Valère: I’m upset and will not provoke
This lady. Do not try to change my mind.
I’m doing what she wants.

Dorine: You are so blind.
Just stop.

Valère: No. It’s settled.

Dorine: Oh, is that so?

Mariane: He can’t stand to look at me, I know.
He wants to go away, so please let him.
No, I shall leave so I can forget him.

Dorine: Where are you going?

Mariane: Leave me alone.

Dorine: Come back here at once.

Mariane: No. Even that tone
Won’t bring me. I’m not a child, you see.

Valère: She’s tortured by the very sight of me.
It’s better that I free her from her pain.

Dorine: What more proof do you need? You are insane!
Now stop this nonsense! Come here both of you.

Þage 32 of 73
Valère: To what purpose?

Mariane: What are you trying to do?

Dorine: Bring you two together! And end this fight.
It’s so stupid! Yes?

Valère: No. It wasn’t right.
The way she spoke to me. Didn’t you hear?

Dorine: Your voices are still ringing in my ear.

Mariane: The way he treated me—you didn’t see?

Dorine: Saw and heard it all. Now listen to me.
The only thing she wants, Valere, is you.
I can attest to that right now. It’s true.
And Mariane, he wants you for his wife,
And only you. On that I’ll stake my life.

Mariane: He told me to be someone else’s bride!

Valère: She asked for my advice and I replied!

Dorine: You’re both impossible. What can I do?
Give your hand—

Valère: What for?

Dorine: Come on, you.
Now yours Mariane—don’t make me shout.
Come on!

Mariane: All right. But what is this about?

Dorine: Here. Take each other’s hand and make a link.
You love each other better than you think.

Valère: Mademoiselle, this is your hand I took,
You think you could give me a friendly look?

[MARIANE peeks at VALÈRE and smiles.]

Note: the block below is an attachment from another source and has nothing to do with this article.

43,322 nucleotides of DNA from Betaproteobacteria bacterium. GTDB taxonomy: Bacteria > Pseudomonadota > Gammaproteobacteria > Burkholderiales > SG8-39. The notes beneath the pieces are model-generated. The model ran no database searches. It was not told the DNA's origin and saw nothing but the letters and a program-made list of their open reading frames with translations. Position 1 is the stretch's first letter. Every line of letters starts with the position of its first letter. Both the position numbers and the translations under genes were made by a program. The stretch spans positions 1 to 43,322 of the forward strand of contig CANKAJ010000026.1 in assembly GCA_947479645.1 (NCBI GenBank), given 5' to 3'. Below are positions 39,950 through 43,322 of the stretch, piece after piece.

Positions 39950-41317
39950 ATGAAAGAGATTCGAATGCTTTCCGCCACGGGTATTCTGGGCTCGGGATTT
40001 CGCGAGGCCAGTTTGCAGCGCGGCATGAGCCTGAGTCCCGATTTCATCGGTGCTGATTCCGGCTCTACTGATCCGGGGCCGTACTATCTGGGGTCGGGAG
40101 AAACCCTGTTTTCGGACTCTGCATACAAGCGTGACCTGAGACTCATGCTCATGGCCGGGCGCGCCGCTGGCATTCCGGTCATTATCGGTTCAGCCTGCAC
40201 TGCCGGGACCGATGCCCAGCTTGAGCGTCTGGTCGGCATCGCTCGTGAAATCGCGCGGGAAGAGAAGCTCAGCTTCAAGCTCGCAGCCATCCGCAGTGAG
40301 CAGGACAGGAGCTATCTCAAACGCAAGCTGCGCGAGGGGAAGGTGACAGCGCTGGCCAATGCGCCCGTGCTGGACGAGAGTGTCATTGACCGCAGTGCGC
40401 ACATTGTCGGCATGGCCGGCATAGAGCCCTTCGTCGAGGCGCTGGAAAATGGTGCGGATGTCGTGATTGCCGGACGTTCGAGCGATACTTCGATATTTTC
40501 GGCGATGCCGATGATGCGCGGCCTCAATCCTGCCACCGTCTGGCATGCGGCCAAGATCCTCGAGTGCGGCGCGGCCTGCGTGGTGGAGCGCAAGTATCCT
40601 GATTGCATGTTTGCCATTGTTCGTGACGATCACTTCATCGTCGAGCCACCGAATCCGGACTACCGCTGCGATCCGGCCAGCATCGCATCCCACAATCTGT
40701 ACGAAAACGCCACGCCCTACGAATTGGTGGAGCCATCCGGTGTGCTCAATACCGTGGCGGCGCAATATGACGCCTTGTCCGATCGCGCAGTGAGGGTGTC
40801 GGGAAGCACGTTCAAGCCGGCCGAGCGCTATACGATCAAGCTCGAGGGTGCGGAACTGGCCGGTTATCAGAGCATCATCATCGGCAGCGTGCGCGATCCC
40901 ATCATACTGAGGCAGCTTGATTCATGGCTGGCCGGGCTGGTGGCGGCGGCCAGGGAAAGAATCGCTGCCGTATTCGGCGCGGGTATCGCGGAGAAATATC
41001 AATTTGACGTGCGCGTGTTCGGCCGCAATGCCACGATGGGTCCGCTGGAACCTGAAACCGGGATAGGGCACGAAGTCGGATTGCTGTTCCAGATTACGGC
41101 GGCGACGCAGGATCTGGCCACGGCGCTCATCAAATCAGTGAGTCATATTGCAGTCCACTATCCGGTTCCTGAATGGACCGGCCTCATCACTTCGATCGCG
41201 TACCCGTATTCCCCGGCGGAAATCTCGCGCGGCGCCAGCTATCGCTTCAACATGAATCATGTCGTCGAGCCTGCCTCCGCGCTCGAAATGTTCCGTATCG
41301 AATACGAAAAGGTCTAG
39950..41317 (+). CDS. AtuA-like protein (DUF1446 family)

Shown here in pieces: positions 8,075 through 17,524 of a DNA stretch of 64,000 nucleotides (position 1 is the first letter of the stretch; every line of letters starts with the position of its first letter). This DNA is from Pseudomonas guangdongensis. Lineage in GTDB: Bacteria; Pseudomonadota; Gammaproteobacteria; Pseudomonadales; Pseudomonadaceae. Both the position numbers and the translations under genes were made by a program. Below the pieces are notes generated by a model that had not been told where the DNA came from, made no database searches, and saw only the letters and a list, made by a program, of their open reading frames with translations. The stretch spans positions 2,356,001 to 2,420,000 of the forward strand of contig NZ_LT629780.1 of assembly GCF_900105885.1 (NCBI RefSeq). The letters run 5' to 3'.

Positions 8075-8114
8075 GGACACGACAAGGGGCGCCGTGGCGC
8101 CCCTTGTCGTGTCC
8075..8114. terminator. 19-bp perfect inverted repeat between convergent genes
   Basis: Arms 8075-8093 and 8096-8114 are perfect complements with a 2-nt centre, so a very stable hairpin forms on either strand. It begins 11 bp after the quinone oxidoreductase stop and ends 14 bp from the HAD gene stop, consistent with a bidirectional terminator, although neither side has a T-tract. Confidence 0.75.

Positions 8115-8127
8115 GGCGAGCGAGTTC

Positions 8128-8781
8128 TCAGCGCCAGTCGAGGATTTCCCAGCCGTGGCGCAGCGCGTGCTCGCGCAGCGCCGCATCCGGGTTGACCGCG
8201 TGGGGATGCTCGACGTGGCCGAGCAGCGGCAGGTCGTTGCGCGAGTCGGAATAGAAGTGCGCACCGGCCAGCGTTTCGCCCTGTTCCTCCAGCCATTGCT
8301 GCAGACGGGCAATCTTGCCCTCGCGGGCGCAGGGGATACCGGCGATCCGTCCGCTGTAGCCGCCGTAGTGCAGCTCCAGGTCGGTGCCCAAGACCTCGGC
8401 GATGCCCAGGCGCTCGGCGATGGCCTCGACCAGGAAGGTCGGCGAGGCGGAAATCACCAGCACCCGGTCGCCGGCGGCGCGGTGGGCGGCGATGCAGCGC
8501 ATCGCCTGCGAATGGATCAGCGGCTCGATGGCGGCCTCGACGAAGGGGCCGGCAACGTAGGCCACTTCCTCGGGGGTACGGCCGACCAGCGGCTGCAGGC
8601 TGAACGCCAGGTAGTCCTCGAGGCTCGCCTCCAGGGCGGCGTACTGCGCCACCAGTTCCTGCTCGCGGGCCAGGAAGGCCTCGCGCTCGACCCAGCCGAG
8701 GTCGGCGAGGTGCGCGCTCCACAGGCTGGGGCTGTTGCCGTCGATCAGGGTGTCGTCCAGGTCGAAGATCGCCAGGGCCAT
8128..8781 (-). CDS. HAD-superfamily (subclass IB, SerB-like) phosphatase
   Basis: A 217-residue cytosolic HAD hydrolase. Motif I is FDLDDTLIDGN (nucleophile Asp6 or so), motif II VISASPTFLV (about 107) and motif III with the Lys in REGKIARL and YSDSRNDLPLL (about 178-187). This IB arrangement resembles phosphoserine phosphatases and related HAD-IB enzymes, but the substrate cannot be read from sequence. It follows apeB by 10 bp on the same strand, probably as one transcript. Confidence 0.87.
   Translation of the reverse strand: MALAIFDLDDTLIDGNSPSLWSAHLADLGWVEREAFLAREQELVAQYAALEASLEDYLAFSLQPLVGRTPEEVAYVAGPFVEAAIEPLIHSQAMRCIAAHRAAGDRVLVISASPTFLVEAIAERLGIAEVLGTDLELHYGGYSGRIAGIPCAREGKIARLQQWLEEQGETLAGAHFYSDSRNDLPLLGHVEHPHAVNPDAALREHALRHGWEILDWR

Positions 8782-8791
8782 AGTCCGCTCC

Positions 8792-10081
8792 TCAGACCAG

Dorine: It’s true. Lovers are not completely sane.

Þage 33 of 73
Valère: Mariane, haven’t I good reason to complain?
Be honest. Wasn’t it a wicked ploy?
To say—

Mariane: You think I told you that with joy?
And you confronted me.

Dorine: Another time.
This marriage to Tartuffe would be a crime,
We have to stop it.

Mariane: So, what can we do?
Tell us.

Dorine: All sorts of things involving you.
It’s all nonsense and your father’s joking.
But if you play along, say, without choking,
And give your consent, for the time being,
He’ll take the pressure off, thereby freeing
All of us to find a workable plan
To keep you from a marriage with this man.
Then you can find a reason every day
To postpone the wedding, in this way:
One day you’re sick and that can take a week.
Another day you’re better but can’t speak,
And we all know you have to say “I do,”
Or the marriage isn’t legal. And that’s true.
Now bad omens—would he have his daughter
Married when she’s dreamt of stagnant water,
Or broken a mirror or seen the dead?
He may not care and say it’s in your head,
But you will be distraught in your delusion,
And require bed rest and seclusion.
I do know this—if we want to succeed,
You can’t be seen together. [To VALÈRE] With all speed,
Go, and gather all your friends right now,
Have them insist that Orgon keep his vow.
Social pressure helps. Then to her brother.
All of us will work on her stepmother.
Let’s go.

Valère: Whatever happens, can you see?
My greatest hope is in your love for me.

Mariane: Thought I don’t know just what Father will do,
I do know I belong only to you.
Þage 34 of 73

Valère: You put my heart at ease! I swear I will . . .

Dorine: It seems that lovers’ tongues are never still.
Out, I tell you.

Valère: [taking a step and returning]
One last—

Dorine: No more chat!
You go out this way, yes, and you go that.




Damis: May lightning strike me dead, right here an now,
Call me a villain, if I break this vow:
Forces of heaven or earth won’t make me sway
From this my—

Dorine: Let’s not get carried away.
Your father only said what he intends